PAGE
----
AP teachers give AP advice

Study tips from the teachers that know best


Grant Spicer, Staff Writer

When I took Advanced Placement (AP) Art history, I thought that I had the class in the bag. Sure I studied here and there, but I wasn’t doing the reading every night, nor was I always following the syllabus in order to do the recommended studying.

When the test came along, I participated and answered all 100-plus questions and submitted all six free response questions and was thrilled to learn that I got a three out of five. However, much to my chagrin, I later learned that most colleges only accept fours and fives – not threes.

The AP courses are provided in order for students to gain a sense of a college course. The curriculum, classroom environment, and levels of expectations with both the teachers and students are part of the experience.

The big battle, however, is the AP exam at the end of the year. The exam tests the student’s knowledge about the curriculum of the course and allows the College Board to analyze whether or not a student will be able to go to college and skip that course to save much-needed time, course credit and money.

Most, if not all, of the AP teachers have had experience grading entries of the exams, and most have a story where they were handed that answer sheet or that essay and they just put a hand to their head and asked themselves, “seriously?!”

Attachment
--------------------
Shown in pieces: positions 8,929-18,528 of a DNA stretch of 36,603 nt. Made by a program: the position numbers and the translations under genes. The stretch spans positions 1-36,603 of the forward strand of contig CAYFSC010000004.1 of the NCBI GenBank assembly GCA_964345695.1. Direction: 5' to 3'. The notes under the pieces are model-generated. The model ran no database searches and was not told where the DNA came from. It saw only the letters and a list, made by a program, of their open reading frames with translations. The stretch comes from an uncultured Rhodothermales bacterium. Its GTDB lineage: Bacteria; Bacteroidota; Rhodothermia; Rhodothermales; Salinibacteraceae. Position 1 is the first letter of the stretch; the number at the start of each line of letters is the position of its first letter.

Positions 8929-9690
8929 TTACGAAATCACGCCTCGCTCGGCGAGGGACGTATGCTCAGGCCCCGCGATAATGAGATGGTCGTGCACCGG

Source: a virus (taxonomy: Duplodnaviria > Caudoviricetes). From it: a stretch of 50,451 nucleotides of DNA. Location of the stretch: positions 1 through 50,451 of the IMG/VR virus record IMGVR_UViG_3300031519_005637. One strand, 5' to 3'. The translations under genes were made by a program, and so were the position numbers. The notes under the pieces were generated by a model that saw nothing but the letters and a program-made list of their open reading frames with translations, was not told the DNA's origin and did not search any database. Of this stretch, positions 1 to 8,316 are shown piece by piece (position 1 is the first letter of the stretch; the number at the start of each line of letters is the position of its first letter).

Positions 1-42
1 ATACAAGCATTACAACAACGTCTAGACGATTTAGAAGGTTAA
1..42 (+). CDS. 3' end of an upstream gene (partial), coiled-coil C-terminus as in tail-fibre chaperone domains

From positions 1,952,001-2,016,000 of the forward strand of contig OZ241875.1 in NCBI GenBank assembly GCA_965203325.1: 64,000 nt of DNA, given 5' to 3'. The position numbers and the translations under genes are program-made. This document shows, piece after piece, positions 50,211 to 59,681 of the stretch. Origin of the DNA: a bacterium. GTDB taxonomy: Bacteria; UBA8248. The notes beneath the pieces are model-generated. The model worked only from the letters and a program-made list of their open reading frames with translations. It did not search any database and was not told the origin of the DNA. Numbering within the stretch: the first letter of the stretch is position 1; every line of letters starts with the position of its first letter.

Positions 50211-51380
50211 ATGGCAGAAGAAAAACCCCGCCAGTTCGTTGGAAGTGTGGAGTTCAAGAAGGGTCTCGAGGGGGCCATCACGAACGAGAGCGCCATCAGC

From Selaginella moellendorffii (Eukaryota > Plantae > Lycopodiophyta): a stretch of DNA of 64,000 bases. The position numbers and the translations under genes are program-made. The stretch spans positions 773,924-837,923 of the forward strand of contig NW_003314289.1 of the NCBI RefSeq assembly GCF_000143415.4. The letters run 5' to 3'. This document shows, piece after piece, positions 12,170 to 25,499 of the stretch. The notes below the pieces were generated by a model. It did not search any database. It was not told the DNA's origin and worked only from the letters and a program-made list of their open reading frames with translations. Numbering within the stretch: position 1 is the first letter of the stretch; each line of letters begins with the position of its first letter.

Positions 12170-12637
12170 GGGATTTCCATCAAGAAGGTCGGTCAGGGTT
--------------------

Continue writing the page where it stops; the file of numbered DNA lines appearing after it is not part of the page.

Every student has ways of studying for the ever-daunting exams, but wouldn’t it be so much better if you could have personal suggestions and tricks from the teachers and graders themselves? Well here it is: Coppell High School teachers giving advice for studying.

Every department has their specific requirements of their students for the tests, but there are a few similarities. Teachers recommend studying in groups in order to discuss the material, decrease the stress and the workload, and to review each other.

“Study in groups,” CHS art history teacher Ann Clark said. “You’re always gonna pick up something from someone else that they remembered; you’d forgotten. They’re gonna remember a fact you didn’t even write down, and you’re gonna do the same for them, so it’s a great working relationship. Pick a Starbucks, pick a Whataburger, find a corner table and just start reviewing each other.”

Another similarity is to buy that Barron’s book that they are always talking about.

“If they’ve got a Barron’s book or if they’ve got some other study guide to do it, to help them, then great,” AP music theory teacher Brandon Slovak said.

Some dissimilarities have always made themselves apparent as well. Some teachers have also prescribed not depending on the Barron’s book on the course subject, and to shift their attention other methods.Take foreign language teacher Derryl Lee for example.

“I would tell them to immerse themselves into the environment as much as possible, to watch as many shows as they can, to read newspapers, to watch the news, and to really participate in an active conversation to people in Spanish in order to relax themselves enough whenever they hear the language,” Lee said. “Just relax. They know the language. They know how to work the language.”

There are so many ways to study for any type of testing material, but the one thing that every teacher mentioned at the beginning was that it just depends not only on the coursework, but also on the student.
There are some things that work for some students, like making flashcards, whereas others prefer to review previous notes from reviews and lectures. Whatever your personal preference is, good luck with your exams AP students!